The current financial turmoil shaking the world illustrates the connectedness of national markets and economies. Legal practice is no exception: lawyers and their firms are experiencing the upheaval along with their clients.1 This has resulted in new opportunities for lawyers and firms–in bankruptcy and restructuring and, likely in the future, in regulatory advising as well–and, at the same time, in substantial challenges. The promise of benefits from a diversified practice–in terms of both substance and geography–is being tested as lawyers and law firms follow their clients through the uncertainties of the current economic conditions.
As law firms cut the size of their legal and non-legal staffs and decrease compensation expectations, they also are capitalizing on the benefits of a geographically diverse footprint of practice by looking to overseas activities as opportunities for growth. The number of firms announcing new offices in the Middle East, for example, has not slowed during the economic crisis.2 Over the last twenty years or so, the growth of overseas activities of the largest U.S.-based law firms has far outpaced their growth within the United States, by a rate of ten-to-one.3 In 2007, more than 15,000 lawyers worked for the National Law Journal 250 firms in more than 550 offices located outside the United States.4 Indeed, two U.S.-based law firms with substantial investments in overseas offices joined the ranks of four of the London “Magic Circle” firms in a new category dubbed the “global elite.”5 But the description so far relates only to the most visible part of the story of the importance of overseas-related work for U.S. lawyers. Overseas-related work also supports lawyers working for firms that do not have formal international footprints. These may be firms with foreign clients or U.S.-based clients involved in offshore activities or partnerships. They may be firms that are members of international networks or associations of lawyers that serve as a source of referral relationships, among other things. Each of these arrangements points to the continuing importance of keeping watch over the regulatory and business environment for lawyers outside the United States. The U.S. Department of Commerce Bureau of Economic Analysis estimates that the export of U.S. legal services generated $6.4 billion in receipts in 2007, while imports of legal services were valued at nearly $1.6 billion, yielding a four-to-one surplus for balance-of-payment accounts.6 If globalization continues, as appears likely, lawyers may be able to rely on overseas activities as a sort of hedge against instability at home. Access to overseas legal markets, then, remains an issue of high priority.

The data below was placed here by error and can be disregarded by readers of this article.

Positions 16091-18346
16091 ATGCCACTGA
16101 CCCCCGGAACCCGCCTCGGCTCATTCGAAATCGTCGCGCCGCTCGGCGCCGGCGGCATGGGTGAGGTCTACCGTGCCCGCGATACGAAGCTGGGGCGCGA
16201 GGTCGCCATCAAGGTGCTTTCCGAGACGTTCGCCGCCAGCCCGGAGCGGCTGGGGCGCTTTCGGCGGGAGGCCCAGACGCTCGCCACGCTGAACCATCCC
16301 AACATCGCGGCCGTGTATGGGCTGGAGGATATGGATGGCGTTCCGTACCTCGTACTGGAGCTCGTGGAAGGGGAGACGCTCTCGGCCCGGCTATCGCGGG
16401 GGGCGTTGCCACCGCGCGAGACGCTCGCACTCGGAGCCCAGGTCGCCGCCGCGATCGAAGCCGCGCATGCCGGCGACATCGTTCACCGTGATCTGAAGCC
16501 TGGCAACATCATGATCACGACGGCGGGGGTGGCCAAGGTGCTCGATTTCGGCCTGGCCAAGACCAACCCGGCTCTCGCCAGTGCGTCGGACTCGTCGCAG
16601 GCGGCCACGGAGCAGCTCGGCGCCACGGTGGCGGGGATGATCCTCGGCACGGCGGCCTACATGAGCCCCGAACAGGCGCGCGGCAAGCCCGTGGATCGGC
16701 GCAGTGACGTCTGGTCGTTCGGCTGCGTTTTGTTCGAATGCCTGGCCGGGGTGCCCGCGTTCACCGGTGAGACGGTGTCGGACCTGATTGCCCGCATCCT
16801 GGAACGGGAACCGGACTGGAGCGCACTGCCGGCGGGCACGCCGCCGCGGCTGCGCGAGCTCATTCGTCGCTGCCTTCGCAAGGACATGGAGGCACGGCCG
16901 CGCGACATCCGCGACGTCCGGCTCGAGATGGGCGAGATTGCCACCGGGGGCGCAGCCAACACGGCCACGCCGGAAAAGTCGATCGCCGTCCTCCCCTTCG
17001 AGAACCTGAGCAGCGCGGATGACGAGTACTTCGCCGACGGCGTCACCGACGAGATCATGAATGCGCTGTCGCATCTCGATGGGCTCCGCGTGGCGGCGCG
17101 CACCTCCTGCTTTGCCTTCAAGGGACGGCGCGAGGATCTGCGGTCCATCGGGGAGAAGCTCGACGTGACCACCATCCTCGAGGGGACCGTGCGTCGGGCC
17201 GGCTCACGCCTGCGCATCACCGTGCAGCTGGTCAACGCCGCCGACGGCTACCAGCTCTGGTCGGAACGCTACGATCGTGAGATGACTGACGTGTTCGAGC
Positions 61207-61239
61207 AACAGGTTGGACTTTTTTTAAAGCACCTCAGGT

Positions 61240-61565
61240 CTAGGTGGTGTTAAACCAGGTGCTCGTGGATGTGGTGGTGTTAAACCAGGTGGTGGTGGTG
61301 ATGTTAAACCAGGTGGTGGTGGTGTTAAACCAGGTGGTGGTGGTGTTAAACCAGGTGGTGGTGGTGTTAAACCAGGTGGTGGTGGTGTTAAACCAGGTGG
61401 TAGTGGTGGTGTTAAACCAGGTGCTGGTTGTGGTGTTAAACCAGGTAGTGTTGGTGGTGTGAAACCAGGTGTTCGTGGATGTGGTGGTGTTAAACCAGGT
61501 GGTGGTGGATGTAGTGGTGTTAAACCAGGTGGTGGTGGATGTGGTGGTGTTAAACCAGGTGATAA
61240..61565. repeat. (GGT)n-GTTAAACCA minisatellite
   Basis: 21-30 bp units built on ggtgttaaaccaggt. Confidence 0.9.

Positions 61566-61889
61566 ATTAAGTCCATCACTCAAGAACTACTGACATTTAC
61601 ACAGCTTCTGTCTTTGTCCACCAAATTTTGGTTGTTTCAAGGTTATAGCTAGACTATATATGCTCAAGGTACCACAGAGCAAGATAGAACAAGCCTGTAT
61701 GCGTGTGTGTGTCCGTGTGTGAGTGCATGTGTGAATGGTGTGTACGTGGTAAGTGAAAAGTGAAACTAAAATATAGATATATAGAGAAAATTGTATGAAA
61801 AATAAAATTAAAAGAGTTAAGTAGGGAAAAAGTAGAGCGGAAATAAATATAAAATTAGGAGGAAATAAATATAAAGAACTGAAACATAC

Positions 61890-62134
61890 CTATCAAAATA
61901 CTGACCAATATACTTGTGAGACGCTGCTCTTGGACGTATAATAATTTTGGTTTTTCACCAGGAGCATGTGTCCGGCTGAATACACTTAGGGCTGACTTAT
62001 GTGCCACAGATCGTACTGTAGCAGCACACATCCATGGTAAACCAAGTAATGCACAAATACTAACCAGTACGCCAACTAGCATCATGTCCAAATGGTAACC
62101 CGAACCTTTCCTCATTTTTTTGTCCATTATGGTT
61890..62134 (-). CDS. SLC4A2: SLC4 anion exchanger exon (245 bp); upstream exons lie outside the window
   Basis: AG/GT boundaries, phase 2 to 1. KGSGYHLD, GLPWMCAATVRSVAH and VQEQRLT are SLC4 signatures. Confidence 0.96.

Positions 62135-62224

Terry, Laurel S., Silver, Carole, Rosen, Ellyn, Needham, Carol A., McCandless, Jennifer Haworth, Lutz, Robert E., Ehrenhaft, Peter D. Transnational Legal Practice. The International Lawyer, vol. 43, no. 2, Summer 2009.